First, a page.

Kayak Fishing the Indian River Lagoon

The placid waters of Florida's Indian River Lagoon provide a near perfect venue for kayak anglers.

The Indian River Lagoon is a rich estuarial habitat that stretches for over 150 miles between the Ponce DeLeon Inlet and Jupiter Inlet adjacent to Florida’s south central coast. Its brackish waters are bordered by dense growths of mangroves and grass beds that host literally thousands of organisms, which include a multitude of birds and invertebrates as well as over a dozen species of fish. It possesses an ecosystem that reflects influences of both tropical and temperate climates.

The Indian River Lagoon is also rapidly gaining the reputation as being a prime venue for kayak anglers.

Unlike those fishing the lagoon from boats propelled by outboard motors, kayak anglers enjoy the advantage of being able to navigate and work virtually every nook and cranny of this extensive system in complete silence. From the prolific mangroves and grass beds close to shore to channel edges that drop off rapidly into deeper water, the opportunities to find feeding fish in the Indian River Lagoon are practically endless.  There are also many more access points from where a kayak can be launched without waiting in line at a crowded boat ramp.

The Indian River Lagoon has been described by many as the most diverse estuarial system in the world; and once you have leisurely fished it from a meandering kayak, it is easy to understand why. Natural baits, such as small forage fish species, shrimps, crabs and sand worms abound almost everywhere and provide a richly diverse menu for a variety of popular gamefish.

In addition to the usual redfish, spotted trout and flounder, other inshore and offshore fish such as tarpon, grouper and snapper regularly enter the lagoon during their breeding seasons.

Kayak anglers should remain as low profile as possible while looking for schooling fish, and then cast well in front of them once they have been located.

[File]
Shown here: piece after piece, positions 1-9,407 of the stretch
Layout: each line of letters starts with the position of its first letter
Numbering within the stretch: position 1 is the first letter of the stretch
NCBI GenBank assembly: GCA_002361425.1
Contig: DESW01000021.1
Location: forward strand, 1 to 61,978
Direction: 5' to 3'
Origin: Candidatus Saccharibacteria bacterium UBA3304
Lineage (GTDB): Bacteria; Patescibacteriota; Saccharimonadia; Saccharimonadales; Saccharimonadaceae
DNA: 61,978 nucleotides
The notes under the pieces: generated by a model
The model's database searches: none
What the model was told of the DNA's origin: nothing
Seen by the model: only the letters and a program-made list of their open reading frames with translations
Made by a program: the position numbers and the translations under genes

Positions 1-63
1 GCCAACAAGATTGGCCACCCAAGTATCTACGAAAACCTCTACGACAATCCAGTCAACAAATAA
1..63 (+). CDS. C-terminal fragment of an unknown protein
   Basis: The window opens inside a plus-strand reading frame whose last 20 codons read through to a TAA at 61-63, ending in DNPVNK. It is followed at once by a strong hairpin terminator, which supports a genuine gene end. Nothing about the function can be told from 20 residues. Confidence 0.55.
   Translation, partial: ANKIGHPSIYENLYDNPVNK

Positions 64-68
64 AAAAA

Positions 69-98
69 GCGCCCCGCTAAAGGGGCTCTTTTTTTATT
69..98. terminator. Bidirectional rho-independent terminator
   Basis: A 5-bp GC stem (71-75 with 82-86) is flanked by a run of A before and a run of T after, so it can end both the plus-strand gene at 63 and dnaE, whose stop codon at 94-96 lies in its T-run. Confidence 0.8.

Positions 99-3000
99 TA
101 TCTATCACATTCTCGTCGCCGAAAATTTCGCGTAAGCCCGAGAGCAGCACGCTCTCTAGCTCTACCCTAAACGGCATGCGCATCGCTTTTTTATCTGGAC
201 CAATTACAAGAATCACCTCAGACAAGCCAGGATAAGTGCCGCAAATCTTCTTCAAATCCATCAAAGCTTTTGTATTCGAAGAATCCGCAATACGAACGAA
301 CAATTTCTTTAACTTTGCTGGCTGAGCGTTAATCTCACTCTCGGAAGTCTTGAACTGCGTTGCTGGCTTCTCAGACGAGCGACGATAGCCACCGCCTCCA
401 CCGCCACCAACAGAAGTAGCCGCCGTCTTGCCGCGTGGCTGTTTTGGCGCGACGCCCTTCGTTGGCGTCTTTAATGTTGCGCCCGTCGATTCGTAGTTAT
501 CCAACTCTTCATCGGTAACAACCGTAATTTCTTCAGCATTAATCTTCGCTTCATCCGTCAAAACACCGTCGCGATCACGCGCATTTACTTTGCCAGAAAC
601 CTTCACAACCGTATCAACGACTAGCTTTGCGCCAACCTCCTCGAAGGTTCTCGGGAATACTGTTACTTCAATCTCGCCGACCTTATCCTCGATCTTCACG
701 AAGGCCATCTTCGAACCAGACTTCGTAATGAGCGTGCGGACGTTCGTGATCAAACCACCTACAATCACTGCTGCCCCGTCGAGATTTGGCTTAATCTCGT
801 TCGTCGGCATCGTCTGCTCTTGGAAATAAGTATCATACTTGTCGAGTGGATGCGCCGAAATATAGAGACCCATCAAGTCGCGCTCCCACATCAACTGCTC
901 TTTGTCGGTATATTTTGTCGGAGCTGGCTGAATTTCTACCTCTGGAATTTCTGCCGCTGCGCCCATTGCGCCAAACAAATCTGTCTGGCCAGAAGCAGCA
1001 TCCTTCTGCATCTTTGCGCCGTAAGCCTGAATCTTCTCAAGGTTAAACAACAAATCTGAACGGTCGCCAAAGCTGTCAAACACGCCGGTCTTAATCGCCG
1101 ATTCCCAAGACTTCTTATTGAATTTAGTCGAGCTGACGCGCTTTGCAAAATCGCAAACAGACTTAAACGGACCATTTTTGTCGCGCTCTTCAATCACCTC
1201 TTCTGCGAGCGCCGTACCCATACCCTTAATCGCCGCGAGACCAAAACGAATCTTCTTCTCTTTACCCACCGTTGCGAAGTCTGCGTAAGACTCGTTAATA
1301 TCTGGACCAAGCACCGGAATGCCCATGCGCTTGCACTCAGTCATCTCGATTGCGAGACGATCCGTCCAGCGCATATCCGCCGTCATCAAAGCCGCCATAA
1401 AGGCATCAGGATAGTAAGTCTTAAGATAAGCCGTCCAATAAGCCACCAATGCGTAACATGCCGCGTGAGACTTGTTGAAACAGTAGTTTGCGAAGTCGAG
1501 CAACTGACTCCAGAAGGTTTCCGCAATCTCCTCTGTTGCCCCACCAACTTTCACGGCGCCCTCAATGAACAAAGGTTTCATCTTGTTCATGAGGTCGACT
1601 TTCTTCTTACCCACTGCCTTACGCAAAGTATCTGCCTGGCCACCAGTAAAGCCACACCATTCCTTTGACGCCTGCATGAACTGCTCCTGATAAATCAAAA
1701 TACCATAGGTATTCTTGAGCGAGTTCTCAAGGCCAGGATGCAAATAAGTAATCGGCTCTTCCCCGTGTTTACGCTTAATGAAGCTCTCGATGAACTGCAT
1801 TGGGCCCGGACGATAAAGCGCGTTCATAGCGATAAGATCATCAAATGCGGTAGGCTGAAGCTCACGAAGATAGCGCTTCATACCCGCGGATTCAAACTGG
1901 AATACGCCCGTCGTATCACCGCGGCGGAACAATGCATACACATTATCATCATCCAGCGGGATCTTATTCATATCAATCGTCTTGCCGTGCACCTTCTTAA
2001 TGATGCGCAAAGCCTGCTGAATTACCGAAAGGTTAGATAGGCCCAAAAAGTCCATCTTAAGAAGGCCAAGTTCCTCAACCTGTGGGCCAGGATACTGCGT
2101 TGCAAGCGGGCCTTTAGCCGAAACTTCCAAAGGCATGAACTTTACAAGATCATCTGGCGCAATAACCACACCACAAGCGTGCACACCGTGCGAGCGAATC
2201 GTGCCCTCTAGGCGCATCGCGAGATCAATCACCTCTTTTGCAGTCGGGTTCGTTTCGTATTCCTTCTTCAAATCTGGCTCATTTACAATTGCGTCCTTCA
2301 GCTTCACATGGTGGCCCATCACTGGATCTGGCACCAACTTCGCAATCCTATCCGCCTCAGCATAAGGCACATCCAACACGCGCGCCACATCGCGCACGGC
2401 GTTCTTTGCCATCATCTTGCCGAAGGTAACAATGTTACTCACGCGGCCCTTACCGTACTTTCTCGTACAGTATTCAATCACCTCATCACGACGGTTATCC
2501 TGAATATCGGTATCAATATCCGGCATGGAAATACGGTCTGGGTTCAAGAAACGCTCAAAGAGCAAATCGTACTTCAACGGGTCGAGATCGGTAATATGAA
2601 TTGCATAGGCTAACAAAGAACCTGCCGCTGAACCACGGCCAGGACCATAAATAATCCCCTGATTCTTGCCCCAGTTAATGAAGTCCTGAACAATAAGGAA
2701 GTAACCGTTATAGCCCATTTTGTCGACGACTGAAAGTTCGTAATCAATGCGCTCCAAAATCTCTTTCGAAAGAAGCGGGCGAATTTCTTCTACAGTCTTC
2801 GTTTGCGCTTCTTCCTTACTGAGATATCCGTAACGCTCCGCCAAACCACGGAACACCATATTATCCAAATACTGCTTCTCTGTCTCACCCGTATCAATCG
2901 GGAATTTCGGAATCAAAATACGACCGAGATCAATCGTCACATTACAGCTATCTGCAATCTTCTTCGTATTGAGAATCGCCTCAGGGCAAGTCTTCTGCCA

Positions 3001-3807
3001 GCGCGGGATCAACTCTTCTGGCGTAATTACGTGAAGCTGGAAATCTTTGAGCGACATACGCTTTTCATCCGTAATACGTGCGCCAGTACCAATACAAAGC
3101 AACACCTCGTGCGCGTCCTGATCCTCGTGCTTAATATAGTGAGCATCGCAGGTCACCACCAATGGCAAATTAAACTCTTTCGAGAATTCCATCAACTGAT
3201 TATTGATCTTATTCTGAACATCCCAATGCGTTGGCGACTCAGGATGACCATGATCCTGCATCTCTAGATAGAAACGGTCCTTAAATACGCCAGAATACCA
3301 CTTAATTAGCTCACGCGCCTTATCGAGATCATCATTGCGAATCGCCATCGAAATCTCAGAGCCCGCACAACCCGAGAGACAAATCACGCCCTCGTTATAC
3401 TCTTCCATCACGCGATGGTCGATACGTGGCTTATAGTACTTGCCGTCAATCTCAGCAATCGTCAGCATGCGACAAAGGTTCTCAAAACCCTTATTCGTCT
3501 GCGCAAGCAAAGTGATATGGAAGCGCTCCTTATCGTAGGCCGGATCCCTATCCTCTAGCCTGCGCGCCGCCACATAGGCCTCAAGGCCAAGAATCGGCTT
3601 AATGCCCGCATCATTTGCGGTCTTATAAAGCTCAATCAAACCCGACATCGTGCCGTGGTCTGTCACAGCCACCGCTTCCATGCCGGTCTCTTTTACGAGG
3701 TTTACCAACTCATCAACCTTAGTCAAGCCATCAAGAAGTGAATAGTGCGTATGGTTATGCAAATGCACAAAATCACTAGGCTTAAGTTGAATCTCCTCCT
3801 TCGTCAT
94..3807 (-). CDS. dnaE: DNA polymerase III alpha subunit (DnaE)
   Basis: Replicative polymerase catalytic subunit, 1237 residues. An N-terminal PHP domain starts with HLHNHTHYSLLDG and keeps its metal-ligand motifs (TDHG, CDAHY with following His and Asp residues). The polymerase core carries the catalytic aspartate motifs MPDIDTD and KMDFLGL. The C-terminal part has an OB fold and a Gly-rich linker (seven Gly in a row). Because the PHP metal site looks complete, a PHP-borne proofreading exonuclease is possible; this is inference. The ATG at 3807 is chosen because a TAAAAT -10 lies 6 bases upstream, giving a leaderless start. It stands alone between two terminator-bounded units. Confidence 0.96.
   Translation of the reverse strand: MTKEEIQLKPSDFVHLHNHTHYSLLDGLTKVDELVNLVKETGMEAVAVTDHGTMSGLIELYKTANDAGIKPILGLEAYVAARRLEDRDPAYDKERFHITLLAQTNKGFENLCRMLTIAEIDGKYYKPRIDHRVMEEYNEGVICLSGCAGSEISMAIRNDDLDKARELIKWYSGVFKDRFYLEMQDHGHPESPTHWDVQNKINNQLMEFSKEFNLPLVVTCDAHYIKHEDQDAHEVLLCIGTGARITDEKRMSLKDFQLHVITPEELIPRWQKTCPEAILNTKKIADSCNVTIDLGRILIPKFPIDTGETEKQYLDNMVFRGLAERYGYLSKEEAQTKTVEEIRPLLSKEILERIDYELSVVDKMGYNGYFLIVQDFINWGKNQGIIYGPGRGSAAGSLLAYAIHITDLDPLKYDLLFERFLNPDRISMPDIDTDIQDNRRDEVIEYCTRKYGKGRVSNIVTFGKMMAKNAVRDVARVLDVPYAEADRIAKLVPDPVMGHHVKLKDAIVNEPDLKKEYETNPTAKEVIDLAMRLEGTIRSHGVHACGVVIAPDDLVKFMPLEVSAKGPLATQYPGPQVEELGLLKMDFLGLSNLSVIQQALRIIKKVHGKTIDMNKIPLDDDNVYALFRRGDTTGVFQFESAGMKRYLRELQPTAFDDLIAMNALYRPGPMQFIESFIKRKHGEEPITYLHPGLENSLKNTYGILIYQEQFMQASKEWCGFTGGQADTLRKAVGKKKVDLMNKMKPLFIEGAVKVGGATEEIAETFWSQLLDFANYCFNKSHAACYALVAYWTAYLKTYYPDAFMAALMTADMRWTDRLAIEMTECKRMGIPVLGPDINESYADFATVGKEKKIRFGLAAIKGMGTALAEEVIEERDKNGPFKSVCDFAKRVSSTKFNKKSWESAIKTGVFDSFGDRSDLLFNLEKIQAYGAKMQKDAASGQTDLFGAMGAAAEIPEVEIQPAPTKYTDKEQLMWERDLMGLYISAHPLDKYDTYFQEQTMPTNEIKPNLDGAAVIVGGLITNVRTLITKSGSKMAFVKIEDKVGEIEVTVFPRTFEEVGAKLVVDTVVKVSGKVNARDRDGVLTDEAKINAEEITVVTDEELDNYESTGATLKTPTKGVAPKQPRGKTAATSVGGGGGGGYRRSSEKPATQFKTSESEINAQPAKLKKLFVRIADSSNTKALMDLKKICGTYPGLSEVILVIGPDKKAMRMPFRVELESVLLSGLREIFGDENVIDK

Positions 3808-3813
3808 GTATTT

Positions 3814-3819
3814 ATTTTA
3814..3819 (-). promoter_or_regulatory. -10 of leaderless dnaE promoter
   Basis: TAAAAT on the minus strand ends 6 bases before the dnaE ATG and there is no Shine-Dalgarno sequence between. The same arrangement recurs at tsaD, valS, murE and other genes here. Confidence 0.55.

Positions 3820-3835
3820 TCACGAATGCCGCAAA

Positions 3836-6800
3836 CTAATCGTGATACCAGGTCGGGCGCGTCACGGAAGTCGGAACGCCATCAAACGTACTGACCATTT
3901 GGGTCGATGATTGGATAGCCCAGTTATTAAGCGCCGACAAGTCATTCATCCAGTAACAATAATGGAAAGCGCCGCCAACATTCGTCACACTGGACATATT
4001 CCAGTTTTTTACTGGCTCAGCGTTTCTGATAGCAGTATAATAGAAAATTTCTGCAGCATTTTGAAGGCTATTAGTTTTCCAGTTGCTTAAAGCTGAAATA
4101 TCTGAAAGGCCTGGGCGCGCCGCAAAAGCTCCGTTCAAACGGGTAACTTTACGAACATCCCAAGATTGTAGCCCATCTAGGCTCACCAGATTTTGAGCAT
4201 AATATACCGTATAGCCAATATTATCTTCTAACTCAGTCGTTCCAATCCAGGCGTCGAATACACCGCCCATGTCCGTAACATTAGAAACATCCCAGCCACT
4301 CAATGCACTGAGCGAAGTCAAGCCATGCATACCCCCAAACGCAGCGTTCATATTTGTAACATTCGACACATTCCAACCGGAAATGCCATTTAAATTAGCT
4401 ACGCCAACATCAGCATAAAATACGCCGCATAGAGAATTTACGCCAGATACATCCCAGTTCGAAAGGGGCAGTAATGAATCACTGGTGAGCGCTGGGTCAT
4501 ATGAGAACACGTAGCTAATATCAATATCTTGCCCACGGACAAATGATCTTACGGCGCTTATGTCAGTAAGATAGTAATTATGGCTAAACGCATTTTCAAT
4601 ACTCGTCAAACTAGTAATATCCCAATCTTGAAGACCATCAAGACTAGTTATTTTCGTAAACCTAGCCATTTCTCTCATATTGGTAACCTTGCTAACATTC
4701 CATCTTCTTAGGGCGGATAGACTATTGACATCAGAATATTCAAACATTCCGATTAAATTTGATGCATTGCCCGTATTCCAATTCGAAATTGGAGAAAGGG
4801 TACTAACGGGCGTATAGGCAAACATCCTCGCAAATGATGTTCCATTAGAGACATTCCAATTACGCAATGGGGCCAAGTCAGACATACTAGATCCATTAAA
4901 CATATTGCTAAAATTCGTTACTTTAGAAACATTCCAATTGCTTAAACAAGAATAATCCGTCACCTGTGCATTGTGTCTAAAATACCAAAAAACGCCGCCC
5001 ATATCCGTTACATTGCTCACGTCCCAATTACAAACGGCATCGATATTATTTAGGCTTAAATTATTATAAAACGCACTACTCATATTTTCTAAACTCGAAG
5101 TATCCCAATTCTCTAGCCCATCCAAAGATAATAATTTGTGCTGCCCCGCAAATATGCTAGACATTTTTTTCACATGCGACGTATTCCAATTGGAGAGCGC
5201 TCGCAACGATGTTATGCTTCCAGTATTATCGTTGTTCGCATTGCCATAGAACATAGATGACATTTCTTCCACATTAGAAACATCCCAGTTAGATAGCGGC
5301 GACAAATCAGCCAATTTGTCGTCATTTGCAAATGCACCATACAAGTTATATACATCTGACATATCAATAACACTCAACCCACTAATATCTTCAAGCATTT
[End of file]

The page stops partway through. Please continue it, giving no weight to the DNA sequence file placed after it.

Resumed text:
Keep your bait or lure between you and the fish while slowly retrieving it with an occasional twitch to provoke a strike without spooking the entire school.

The fishing in the Indian River Lagoon was greatly enhanced in the 1950’s by the expansion of the Intracoastal Waterway. This deepened and widened the estuary as well as provided it with a multi-tonnage of dredged up rocks and sand that was later used create over 140 small terrestrial masses called spoll islands, which greatly increased the habitat available for breeding fish. They also now offer kayakers a number of designated stop off points where they can camp, picnic or fish from shore to help break up the action.

The physical features as well as the fish in this extensive body of water vary greatly from north to south. The oyster bars, spartina grass and intermittent mangrove bushes in the northern realm eventually transform into the dense growths of mangrove trees and tangled foliage that flourish under a tropical sun.

Live bait is great if you happen to have it, but most kayak anglers tend to be more partial to artificials, particularly plastic jerkbaits, swimbaits and metal spoons in either chrome or gold. There are few situations where one of these lures will not catch fish in the lagoon when they are on the chew.

Light to medium tackle is best suited for fishing the lagoon, but whether you select conventional gear or a spinning outfit always be sure to attach your bait or lure to a 12 to 18 inch fluorocarbon leader that is matched to the type and size of fish that you will be targeting.  Because it becomes virtually invisible to fish on it has been submerged, it will generally increase your number or strikes. Since there is heavy cover in most areas of the lagoon, many anglers prefer to spool up with braided line rather than monofilament because it is far more resilient to abrasion.   

Some of the most productive places for kayak fishing are just outside the pilings on docks, wharfs and piers, or along the edges of rocky drop offs that provide both structure and deeper water where hungry predators might be waiting to ambush their prey.

But no matter when or where you plan to go fishing in the Indian River Lagoon, you will enjoy a greater amount of natural beauty, a greater amount of wholesome outdoor exercise and possibly even a greater amount of fish in the cooler when you do it on a kayak.